Fashionably Late Babies

Overdue Mom

A fifth of babies are born after 41 weeks. Read on to find out what happens if your baby’s too comfy to move.

During my first pregnancy, I was convinced that my baby would arrive early. Yet my due date came and went and I didn’t feel a twinge. My baby was clearly comfortable where she was. And me? I was utterly fed up. I’d loved being pregnant – seeing my body change to accommodate my precious baby, and feeling her kick. But with the finishing line in sight and my feet hidden from view by my ever expanding bump,

I was sick of waiting. I wanted my baby out. Now!
I tried reflexology, eating curries and a mum-to-be massage in the hope of encouraging my baby into action. Nada. Every day, my phone buzzed with texts from friends and family.
“Had that baby yet?”
“You’re not still pregnant are you?”
“Any news…?”

It was lovely that people cared. But honestly? Those texts were more irritating than pregnancy piles. I felt like a watched pot – the sort that never boils.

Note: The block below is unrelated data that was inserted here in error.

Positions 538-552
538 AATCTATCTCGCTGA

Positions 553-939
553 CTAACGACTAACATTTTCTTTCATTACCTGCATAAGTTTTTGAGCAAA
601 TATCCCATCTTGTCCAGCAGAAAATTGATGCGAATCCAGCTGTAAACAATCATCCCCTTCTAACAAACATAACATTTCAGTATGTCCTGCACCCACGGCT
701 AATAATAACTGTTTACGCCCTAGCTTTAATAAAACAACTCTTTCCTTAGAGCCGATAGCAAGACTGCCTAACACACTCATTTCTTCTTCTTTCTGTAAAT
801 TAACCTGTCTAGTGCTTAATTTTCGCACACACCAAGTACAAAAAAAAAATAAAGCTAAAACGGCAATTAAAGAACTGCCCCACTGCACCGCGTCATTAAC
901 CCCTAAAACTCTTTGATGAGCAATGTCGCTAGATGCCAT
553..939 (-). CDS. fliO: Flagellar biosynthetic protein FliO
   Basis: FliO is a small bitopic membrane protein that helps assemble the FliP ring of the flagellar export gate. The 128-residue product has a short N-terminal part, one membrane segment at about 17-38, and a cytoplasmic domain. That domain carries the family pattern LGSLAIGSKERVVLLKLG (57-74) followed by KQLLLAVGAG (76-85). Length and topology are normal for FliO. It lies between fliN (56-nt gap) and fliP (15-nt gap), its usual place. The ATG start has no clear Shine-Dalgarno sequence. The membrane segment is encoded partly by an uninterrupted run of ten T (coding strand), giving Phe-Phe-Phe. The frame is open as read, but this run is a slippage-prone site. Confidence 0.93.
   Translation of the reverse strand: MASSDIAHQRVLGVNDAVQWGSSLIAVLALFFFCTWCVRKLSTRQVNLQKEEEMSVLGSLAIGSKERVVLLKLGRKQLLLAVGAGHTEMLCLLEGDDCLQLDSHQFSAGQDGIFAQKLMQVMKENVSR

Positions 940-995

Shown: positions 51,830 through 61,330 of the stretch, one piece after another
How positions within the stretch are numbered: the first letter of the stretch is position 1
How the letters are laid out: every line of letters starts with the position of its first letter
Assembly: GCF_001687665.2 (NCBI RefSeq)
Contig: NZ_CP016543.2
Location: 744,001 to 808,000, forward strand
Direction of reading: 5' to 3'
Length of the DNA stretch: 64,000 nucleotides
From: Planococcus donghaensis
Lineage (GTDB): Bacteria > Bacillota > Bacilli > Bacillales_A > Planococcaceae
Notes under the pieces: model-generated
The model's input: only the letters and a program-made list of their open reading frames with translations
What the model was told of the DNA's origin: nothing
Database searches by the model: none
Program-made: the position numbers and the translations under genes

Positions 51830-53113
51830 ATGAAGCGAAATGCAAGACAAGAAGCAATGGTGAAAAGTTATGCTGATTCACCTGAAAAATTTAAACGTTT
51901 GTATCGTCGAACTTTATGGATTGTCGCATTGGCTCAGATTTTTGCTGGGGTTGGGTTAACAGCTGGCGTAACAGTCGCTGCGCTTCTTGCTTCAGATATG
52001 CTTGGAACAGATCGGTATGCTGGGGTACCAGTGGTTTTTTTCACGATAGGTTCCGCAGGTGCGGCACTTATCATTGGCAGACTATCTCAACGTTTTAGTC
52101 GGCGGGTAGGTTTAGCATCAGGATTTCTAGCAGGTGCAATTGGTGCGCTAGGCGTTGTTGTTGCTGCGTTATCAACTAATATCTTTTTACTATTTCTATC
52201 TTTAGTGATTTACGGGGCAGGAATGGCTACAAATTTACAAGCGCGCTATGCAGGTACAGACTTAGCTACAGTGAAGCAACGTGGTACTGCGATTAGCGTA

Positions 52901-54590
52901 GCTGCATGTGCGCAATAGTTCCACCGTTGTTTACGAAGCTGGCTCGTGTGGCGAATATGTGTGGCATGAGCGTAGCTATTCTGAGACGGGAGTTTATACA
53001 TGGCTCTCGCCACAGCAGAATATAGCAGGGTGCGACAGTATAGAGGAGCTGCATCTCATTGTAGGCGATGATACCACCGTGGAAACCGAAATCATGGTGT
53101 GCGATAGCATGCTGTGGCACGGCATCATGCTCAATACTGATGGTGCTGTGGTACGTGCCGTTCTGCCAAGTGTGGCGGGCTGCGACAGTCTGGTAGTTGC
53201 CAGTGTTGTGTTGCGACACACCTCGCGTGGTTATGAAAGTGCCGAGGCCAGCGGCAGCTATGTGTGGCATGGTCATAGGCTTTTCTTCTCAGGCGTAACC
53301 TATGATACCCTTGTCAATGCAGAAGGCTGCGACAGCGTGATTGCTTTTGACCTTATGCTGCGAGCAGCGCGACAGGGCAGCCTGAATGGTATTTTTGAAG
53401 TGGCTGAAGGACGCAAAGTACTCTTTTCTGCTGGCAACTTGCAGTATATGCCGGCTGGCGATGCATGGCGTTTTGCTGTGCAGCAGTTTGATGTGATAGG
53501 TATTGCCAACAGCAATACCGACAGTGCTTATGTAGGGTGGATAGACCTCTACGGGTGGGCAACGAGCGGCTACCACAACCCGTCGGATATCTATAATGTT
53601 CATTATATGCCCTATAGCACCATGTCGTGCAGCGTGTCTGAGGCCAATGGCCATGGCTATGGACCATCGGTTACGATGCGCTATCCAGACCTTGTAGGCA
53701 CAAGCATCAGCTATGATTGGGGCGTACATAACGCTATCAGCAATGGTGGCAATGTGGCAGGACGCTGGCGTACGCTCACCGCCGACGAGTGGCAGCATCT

By the time I’d reached 40+4 and my phone was ringing off the hook, I had a toddler-style meltdown, turned off my phone and temporarily deactivated my Facebook account. Following a cervical sweep to bring on labour, things finally got going and my daughter was born at 41 weeks. It felt like I’d been waiting forever to hold my beautiful girl in my arms. of course, I wasn’t alone.

A negative concept
he vast majority of women go past their estimated due date, with only a very small proportion of babies coming on or before it. But if going overdue is normal, why can it make mums-to-be feel so awful? It’s a shock for some women. So much emphasis is put on the due date. But it should really be a due week or even a due fortnight.

These days, so many women are induced that being overdue may make an expectant mum think her body is not working as it should and that she needs medical intervention. Going overdue becomes a negative concept.

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